YouTube is once again in hot water for running ads on channels promoting disturbing content, a CNN investigation has uncovered. More than 300 organizations had their ads running on channels promoting Nazis and North Korean propaganda, to name two. For now, brands are still willing to take the risk.
Vero, the no-ad, no-algorithm social media app may go the way of Meerkat, Ping and Orkut. Time will tell. Still, brands can learn a few things about transparency, listening and authenticity from Vero’s early success. The bottom line: Customers across all industries value transparency in paid and organic messaging as well as increased attention to consumer insights.
Snapchat has announced a new feature, Shoppable Lenses, that aims to win brands’ advertising dollars by trading “soft” metrics like opens and impressions for clickthroughs, conversions and calls to action that can be tied directly to sales. The feature, which uses Snapchat’s AR lenses and allows users to virtually try a new product, could be a game changer for B2C brands, while acting as a proof-of-concept for companies wary of the platform.
Social media has become the foundation for communications measurement, in part because each platform comes with its own analytics feature that communicators can use to measure an endless variety of outputs and outcomes. But it’s important to remember that only using the native analytics features will not give you a full picture.
The social trends of 2017 seem to continue into 2018. In our first look at U.S. B2C brands for 2018 we see companies generally posting fewer pieces of content, but gaining consumer engagement. The data provided to us exclusively by Shareablee shows beauty and fashion brands dominating the first quarter of 2018 in terms of consumer engagement with social posts on Facebook, Twitter and Instagram.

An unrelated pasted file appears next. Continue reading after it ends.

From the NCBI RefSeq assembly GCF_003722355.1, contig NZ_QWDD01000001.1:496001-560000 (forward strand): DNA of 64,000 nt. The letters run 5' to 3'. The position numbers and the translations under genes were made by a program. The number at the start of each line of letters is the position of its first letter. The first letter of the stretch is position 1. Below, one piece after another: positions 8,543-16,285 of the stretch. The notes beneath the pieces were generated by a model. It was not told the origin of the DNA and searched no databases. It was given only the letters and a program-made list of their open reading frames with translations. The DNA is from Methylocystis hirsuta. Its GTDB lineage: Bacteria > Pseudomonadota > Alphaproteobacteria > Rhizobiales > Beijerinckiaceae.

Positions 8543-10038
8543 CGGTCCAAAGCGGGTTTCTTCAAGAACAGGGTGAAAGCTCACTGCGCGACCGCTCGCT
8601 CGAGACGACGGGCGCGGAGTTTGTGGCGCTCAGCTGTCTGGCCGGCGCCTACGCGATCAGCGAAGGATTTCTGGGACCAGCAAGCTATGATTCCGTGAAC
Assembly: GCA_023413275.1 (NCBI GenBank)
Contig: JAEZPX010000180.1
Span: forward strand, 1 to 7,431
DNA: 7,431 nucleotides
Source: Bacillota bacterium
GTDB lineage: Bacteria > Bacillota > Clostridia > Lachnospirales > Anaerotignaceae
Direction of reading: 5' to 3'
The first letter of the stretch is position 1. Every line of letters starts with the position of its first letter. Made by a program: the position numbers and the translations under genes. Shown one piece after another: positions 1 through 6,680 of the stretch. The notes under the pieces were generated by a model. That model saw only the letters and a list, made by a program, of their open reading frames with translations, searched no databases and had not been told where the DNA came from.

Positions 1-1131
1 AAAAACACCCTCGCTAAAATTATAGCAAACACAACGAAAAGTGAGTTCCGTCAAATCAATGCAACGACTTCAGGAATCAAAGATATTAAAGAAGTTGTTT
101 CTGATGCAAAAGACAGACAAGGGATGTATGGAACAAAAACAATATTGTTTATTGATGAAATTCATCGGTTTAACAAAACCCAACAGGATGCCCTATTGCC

How many ways can data show it? Facebook is the social platform of choice for those older than 18. PiperJaffray found another way to express this thought. It asked U.S. teens to name their favorite social platform. Just 9% of them responded that it was Facebook. Nearly 50% said Snapchat was at the top of their lists.
How are brands building relationships with micro-influencers to launch collaborations that result in compelling, authentic content, and what types of content resonate the most? Those are the central questions examined by “Major Insights From Micro-Influencers,” a survey of 400 micro-influencers from across the nation, conducted by Atlanta-based Everywhere Agency.
Criticizing a brand or famous individual on social can be a great way to blow off steam. For the critic, there’s much less of a price to pay than if you blow off steam face-to-face or on email with family members and co-workers. In that sense, social media fills a great human need—to vent without repercussions for those who vent. You know where this leaves brands—on permanent 24-hour alert.
In our examination of the Restaurant sector, with Shareablee data provided to us exclusively, we find fewer pieces of content posted in 2017 resulting in a reduction in consumer engagement with the industry. This is a trend buster in that nearly all the industries we’ve seen have reduced content and gained consumer engagement.
PR News’ recently published Influencer Marketing Guidebook details the power of nano-influencers who are not traditional internet personalities but still wield influence online. And though these are average people who may be against using conventional marketing tactics in their internet communities, businesses can still find ways to work with nano-influencers without overstepping bounds. Here are five ways brands can leverage their nano-influencers.